6. [Health and environmental licensing: a methodological proposal for assessment of the impact of the oil and gas industry].

    PubMed

    Barbosa, Eduardo Macedo; Barata, Matha Macedo de Lima; Hacon, Sandra de Souza

    2012-02-01

    Bearing in mind the importance of the impacts of the oil industry on human health, this article seeks to present a methodological proposal for analysis of these aspects in environmental impact assessment studies, based on the established legal parameters and a validated matrix for the hydroelectric sector. The lack of health considerations in the environmental impact assessment was detected in most of the 21 oil production enterprises analyzed, that were licensed in the period from January 1, 2004 through October 30, 2009. The health matrix proved to be an appropriate methodological approach to analyze these aspects in the environmental licensing process, guiding decisions and interventions in socio-environmental management.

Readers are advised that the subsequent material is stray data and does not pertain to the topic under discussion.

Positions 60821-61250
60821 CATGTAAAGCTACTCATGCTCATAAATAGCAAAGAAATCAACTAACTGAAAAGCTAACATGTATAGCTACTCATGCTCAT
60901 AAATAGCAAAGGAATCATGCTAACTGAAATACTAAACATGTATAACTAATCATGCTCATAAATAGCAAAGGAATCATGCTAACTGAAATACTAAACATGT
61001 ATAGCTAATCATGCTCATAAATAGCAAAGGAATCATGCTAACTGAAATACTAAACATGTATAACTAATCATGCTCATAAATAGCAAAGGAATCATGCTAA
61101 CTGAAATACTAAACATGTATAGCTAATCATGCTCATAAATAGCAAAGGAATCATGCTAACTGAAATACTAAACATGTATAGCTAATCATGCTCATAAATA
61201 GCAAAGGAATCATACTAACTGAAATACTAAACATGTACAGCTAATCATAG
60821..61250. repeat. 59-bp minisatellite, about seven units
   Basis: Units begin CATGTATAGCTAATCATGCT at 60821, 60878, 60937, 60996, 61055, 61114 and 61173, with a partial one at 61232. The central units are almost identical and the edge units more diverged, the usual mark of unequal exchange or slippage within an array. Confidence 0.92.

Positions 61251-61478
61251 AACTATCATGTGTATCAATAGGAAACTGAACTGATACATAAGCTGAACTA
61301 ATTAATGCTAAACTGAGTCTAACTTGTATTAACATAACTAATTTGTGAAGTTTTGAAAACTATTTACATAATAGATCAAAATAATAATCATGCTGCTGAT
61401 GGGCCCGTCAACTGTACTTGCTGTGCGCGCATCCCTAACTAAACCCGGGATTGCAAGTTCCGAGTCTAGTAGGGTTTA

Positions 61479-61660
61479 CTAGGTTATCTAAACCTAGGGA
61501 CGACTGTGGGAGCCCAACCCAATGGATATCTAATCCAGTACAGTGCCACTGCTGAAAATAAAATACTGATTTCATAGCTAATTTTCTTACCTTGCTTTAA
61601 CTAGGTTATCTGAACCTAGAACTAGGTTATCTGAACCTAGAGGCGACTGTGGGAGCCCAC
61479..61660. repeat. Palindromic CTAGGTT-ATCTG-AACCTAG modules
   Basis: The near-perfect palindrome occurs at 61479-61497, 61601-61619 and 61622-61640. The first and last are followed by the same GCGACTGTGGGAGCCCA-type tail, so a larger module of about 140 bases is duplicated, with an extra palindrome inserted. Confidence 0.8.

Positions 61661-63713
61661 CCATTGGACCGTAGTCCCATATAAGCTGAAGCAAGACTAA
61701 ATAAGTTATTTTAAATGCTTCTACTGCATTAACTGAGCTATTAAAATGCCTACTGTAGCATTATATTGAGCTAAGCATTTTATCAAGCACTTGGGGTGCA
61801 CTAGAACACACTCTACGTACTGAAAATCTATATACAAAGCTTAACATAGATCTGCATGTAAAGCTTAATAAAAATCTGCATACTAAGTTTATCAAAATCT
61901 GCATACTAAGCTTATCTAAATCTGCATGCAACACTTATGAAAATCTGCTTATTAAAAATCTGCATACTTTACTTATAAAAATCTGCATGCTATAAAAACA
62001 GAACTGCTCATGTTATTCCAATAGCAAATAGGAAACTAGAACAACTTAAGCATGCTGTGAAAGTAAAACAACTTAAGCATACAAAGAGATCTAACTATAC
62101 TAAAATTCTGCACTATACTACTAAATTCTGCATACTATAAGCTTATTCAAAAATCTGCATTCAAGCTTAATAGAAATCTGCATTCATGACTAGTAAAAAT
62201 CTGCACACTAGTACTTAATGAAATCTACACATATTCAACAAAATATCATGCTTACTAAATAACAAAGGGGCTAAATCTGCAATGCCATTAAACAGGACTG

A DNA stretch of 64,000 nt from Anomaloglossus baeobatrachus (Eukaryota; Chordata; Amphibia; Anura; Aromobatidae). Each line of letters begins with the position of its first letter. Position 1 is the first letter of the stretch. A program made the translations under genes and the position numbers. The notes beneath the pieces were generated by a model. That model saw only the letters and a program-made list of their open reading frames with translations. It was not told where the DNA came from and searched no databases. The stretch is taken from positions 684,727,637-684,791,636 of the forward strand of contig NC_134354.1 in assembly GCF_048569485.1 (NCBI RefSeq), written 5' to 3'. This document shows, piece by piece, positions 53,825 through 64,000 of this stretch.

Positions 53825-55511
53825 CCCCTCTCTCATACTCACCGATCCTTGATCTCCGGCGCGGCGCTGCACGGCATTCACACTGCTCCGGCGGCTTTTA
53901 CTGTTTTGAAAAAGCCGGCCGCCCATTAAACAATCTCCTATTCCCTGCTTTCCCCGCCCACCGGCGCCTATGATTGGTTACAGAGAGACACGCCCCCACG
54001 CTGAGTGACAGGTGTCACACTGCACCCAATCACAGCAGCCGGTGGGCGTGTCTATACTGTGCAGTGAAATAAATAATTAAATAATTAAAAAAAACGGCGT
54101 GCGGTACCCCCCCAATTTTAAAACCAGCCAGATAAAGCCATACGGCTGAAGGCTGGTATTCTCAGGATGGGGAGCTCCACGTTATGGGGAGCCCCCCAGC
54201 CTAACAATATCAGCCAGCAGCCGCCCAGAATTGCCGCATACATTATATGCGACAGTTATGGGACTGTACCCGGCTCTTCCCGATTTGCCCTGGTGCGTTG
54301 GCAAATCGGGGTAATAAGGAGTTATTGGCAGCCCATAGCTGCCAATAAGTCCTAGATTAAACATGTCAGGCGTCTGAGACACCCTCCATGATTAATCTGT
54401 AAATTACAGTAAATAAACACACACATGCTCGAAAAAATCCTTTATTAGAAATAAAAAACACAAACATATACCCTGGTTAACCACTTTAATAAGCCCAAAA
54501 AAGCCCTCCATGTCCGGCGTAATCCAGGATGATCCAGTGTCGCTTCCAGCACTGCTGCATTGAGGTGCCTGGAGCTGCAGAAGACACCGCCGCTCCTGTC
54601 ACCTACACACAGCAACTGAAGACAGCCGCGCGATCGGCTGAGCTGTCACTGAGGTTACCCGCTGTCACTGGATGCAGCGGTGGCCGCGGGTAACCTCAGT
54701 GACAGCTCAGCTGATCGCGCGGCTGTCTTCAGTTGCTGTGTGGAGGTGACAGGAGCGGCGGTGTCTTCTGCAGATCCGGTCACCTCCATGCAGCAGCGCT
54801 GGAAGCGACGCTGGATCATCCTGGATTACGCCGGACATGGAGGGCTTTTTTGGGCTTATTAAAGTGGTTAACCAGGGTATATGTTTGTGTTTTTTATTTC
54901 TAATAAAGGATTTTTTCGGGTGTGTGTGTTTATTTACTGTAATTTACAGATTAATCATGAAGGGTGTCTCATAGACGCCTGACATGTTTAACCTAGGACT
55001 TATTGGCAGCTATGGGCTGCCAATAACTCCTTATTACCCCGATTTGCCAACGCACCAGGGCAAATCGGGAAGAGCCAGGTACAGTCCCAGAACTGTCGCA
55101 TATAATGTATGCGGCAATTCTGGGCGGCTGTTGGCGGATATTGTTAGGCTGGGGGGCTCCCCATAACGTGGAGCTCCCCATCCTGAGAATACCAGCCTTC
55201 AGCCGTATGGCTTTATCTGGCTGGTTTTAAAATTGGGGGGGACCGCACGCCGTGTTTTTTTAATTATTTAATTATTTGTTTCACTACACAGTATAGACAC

7. Regional resource depletion and industry activity: The case of oil and gas in the Gulf of Mexico

    USGS Publications Warehouse

    Attanasi, E.D.

    1986-01-01